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ThingSpeak: Your MATLAB-Powered Window on the World

Have you tried ThingSpeak yet? It’s cool, it’s free, and it talks to MATLAB. I like all three of those things. Let me show you how it works.

ThingSpeak is called an “Internet of Things platform”. You can use it to collect data from internet-connected devices, analyze it, plot it, and then use it to kick off some other event. So, for example, you could have a sensor that measures the tide in Ockway Bay and then makes a nice chart and maybe even tweets when the water is deep enough for you to go boating.

I’m going to use ThingSpeak to sense the environment, but not something as exotic as the tides around Cape Cod. My environment is a web page that shows how many solutions have been submitted to Cody. My sensor is a screen-scraping function that grabs the right number from the page.

My ultimate goal is to make an automatically updated MATLAB plot that shows me the number of new Cody solutions that have come in every day for the past 60 days. To do this, I’m going to use four different ThingSpeak services:

  1. a timer
  2. a MATLAB code block to grab the number and store it in a ThingSpeak channel
  3. the channel itself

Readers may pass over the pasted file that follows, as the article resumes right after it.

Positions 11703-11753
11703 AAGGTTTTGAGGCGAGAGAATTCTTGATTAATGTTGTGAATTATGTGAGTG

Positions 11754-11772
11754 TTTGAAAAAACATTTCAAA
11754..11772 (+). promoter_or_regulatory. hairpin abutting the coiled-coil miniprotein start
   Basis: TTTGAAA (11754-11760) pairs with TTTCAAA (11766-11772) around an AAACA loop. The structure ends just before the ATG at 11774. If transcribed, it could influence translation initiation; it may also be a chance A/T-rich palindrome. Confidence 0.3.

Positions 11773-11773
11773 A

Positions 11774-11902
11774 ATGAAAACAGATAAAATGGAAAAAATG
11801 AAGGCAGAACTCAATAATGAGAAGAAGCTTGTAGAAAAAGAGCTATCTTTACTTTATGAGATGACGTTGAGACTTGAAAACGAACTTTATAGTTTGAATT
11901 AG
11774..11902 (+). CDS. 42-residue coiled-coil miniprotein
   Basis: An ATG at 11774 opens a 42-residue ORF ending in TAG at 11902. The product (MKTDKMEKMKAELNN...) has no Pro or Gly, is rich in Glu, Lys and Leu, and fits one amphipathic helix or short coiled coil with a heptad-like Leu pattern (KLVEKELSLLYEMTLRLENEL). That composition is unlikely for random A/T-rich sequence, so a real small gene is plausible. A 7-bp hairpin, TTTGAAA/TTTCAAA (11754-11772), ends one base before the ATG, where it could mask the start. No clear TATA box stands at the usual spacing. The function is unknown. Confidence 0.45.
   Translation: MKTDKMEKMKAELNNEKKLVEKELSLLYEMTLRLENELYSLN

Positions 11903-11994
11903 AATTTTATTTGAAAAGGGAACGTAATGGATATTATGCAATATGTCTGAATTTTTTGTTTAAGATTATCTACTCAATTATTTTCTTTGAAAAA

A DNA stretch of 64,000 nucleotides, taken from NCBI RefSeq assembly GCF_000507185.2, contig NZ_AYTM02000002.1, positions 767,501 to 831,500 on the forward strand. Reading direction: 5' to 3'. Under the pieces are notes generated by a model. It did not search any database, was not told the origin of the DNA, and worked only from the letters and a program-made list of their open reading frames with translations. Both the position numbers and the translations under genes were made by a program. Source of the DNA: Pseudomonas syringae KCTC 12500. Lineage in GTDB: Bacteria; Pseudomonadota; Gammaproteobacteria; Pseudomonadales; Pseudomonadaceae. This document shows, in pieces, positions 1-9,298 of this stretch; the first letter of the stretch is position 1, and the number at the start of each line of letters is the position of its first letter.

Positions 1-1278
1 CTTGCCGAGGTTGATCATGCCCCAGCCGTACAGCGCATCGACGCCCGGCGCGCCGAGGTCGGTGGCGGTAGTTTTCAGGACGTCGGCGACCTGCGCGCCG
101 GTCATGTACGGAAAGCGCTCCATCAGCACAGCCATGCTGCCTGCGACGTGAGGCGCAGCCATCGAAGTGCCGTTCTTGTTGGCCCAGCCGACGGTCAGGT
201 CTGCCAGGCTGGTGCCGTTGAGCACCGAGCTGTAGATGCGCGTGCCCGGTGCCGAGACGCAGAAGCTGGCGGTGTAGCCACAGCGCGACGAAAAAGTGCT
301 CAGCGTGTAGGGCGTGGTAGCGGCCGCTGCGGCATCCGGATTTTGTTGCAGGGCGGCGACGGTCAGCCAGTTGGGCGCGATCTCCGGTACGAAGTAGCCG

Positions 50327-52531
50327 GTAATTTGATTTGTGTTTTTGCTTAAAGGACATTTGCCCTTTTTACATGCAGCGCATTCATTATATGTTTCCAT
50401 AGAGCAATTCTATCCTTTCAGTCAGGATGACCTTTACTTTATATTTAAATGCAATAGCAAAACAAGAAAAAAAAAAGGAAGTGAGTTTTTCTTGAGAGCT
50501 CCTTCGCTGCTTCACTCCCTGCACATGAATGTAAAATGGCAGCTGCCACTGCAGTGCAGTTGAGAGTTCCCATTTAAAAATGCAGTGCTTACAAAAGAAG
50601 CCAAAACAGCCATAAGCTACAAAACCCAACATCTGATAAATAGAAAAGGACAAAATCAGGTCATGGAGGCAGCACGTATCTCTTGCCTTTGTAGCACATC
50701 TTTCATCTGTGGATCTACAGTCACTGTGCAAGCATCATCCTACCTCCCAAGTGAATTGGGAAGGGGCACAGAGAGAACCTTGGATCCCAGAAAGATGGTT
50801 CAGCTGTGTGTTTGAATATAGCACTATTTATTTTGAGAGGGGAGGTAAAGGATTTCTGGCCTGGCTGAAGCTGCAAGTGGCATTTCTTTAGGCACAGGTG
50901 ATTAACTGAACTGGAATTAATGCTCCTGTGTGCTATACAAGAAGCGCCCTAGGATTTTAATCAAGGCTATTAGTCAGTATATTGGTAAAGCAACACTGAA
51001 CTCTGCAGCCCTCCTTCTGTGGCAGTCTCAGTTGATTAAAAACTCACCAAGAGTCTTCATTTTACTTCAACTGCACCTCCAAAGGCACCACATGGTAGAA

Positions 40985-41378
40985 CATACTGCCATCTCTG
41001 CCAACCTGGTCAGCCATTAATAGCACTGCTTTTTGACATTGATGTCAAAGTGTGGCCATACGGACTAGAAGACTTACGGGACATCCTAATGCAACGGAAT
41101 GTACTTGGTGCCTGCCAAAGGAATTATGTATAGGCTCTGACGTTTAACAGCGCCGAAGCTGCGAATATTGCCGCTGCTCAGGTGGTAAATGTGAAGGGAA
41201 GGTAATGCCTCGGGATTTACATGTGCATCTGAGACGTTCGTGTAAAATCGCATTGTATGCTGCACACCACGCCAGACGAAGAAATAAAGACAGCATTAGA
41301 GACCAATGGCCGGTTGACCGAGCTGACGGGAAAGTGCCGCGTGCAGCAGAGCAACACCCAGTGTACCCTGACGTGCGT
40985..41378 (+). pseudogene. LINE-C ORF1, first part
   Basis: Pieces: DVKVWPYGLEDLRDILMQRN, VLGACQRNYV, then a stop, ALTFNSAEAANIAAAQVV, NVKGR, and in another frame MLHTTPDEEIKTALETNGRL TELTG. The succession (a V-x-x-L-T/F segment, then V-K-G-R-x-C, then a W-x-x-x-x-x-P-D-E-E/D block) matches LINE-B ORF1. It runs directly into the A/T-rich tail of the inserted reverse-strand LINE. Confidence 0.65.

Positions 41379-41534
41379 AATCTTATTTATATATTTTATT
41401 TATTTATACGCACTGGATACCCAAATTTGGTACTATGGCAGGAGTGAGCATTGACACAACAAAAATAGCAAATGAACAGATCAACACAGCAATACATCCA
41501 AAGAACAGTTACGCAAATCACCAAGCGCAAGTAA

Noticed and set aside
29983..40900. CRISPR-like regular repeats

4. a MATLAB code block to take 60 days worth of data and plot it

Here’s how it all fits together

Once a day, the TimeControl app will kick off a MATLAB Analysis app to grab the number of Cody solutions. I’ll take that number and save it to a ThingSpeak channel. Associated with that channel, I’ll have a MATLAB Visualization app that does some further analysis and turns it into a pretty plot.

The Cody Solutions page has the number of solutions displayed in the upper right. I use the urlfilter command to grab that number and then push it to the ThingSpeak channel.

Here’s the code that runs every day on ThingSpeak.

My channel (number 217011) comes with a nice default chart.

I can see that the number is very big and steadily rising. That’s great, but it’s hard to see much detail here. What I’d really like is a plot of the number of solutions submitted per day. This is where the MATLAB Visualization app comes in handy. I want to read in the data and then put it into a timetable. This makes it easy for me to resample it once every day. Once I do this, I can feel confident that the time interval I get when I take the element-by-element difference is always exactly 24 hours. I can plot this daily difference and then include, for good measure, a seven day moving average to wash out any weekly artifacts. All in a handful of lines of code. Look:

And finally, here is the plot I’ve been working toward.

Every day we get between 400 and 900 new solutions on Cody. And now I can see that there was a marked rise in the number of solutions submitted in mid-February. I wonder why? That’s a question for another day. For now I want to close by pointing out that all this was free and based on the latest version of MATLAB. From now until the day I shut down this channel, I will have this automatically generated plot of up-to-date Cody statistics. Thanks ThingSpeak!


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